For those who weren’t particularly bothered by the bugs that 1.7.3 addressed, yet still found themselves bored with regular old Chernarus, there is plenty out there for you as well! Apart from community-enhanced patch development, other elements of the embryonic DayZ community have been bring in new maps on which to play the mod. All the maps were originally designed for typical ARMA 2 play, or are official maps from ARMA 2 expansions successfully ported to DayZ. Ranging from amazing to underwhelming, they at least give you a new reason to play and help shake the typical “Go to Balota/Cherno/Elektro, then Stary/Novy Sobor, then NW Airfield, die, repeat” path of play.
- Lingor Island - A map made for the jungle enthusiast! The closest equivalent to Lingor Island in reality that I can think of is Cuba - dense jungle, ramshackle huts and the occassional Russian propaganda or building floating about. Lingor also features an increased ‘military loot’ drop rate, making it easy to gear up and hunt other players down. Clocking in at just slightly smaller than Chernarus, I recommend taking a stroll through Lingor - if nothing else than to experience the amazing ambience of a jungle with zombies in it.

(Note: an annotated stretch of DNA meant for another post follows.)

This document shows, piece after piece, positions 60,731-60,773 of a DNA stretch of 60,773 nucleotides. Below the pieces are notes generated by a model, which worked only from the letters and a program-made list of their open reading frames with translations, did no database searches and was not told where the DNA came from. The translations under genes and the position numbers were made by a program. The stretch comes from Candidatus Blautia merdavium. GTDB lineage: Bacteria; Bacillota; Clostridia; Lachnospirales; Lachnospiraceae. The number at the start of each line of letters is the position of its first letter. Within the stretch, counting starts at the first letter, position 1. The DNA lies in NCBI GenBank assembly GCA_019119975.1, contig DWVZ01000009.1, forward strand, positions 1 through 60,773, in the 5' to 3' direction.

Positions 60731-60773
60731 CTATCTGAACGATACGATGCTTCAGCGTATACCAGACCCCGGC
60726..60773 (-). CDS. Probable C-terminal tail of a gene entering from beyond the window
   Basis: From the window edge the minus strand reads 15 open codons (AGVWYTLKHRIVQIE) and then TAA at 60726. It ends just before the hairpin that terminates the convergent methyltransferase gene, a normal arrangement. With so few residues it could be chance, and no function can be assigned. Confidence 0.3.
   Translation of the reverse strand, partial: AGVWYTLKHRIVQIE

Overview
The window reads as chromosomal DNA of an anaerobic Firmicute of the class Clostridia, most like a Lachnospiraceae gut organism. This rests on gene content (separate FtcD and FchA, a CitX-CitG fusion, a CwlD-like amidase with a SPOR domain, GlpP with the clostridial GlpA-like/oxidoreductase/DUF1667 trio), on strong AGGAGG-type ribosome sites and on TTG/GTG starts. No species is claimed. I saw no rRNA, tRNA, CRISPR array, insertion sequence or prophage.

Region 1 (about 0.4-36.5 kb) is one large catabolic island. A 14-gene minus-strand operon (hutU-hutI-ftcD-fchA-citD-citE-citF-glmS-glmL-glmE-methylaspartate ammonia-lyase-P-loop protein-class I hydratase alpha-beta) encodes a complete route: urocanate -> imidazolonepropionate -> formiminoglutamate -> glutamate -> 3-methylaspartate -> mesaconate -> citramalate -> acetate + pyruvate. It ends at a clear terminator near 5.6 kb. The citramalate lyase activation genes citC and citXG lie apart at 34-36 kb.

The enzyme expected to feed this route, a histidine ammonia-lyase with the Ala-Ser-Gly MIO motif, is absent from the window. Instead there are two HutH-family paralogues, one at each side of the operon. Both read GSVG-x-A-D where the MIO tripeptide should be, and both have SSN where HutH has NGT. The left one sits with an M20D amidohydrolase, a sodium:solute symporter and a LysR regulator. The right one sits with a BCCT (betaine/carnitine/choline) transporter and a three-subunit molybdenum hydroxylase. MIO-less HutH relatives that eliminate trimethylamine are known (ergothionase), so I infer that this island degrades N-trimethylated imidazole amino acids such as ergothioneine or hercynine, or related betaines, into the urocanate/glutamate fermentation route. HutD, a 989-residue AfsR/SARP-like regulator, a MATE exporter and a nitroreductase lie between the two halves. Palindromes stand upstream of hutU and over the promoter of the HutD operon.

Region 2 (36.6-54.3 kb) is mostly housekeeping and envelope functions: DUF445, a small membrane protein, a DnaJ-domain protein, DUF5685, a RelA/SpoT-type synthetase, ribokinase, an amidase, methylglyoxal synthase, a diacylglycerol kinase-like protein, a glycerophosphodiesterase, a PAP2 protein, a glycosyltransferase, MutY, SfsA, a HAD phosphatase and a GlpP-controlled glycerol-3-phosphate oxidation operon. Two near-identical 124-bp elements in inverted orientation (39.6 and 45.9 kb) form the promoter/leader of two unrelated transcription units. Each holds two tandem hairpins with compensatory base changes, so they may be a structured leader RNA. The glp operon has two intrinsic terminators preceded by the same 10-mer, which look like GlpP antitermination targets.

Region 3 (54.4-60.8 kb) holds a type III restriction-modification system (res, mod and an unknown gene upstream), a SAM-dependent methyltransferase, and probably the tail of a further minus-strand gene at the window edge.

- Utes - This map is played for one purpose, and one purpose only: murdering other players. Similar to Lingor, Utes takes place on an island. Unlike the jungle, though, the climate is about the same as Chernarus - and the island is terrifyingly small. Most Utes servers seem to have thirst and hunger turned off, the better to focus on killing with bullets and axes.
- Takistan - ARMA 2: Operation Arrowhead's official map, where the rolling green hills and forests give way to steep ravines, sparsely populated valley villages and lots of rocks. Takistan is based more or less on Afghanistan, and seems to suffer the same problem that I have with the war-torn country it is modeled upon: I have absolutely no desire to go there. The mud huts will look familiar on this map if you played Lingor Island first. The lack of regular cover changes the sniping game in a good way, forcing would-be campers into buildings instead of the wide open desert, where they in turn can be easily dealt with by the less fortunate survivors.
- Fallujah - Because having an Afghanistan map simply wasn’t terrible enough, someone ported Fallujah, the town in Iraq that gave the U.S. Marine Corps some trouble a few years back. Built behind the concept of an Urban DayZ, the map had a lot of promise and sounded awesome as I downloaded it. Then I played it. The zombie spawns were horrific (in both frequency and placement), combat with other players seemed to revolve around who entered whose building last, and the spawns were easily a kilometer away from the town across a flat plain.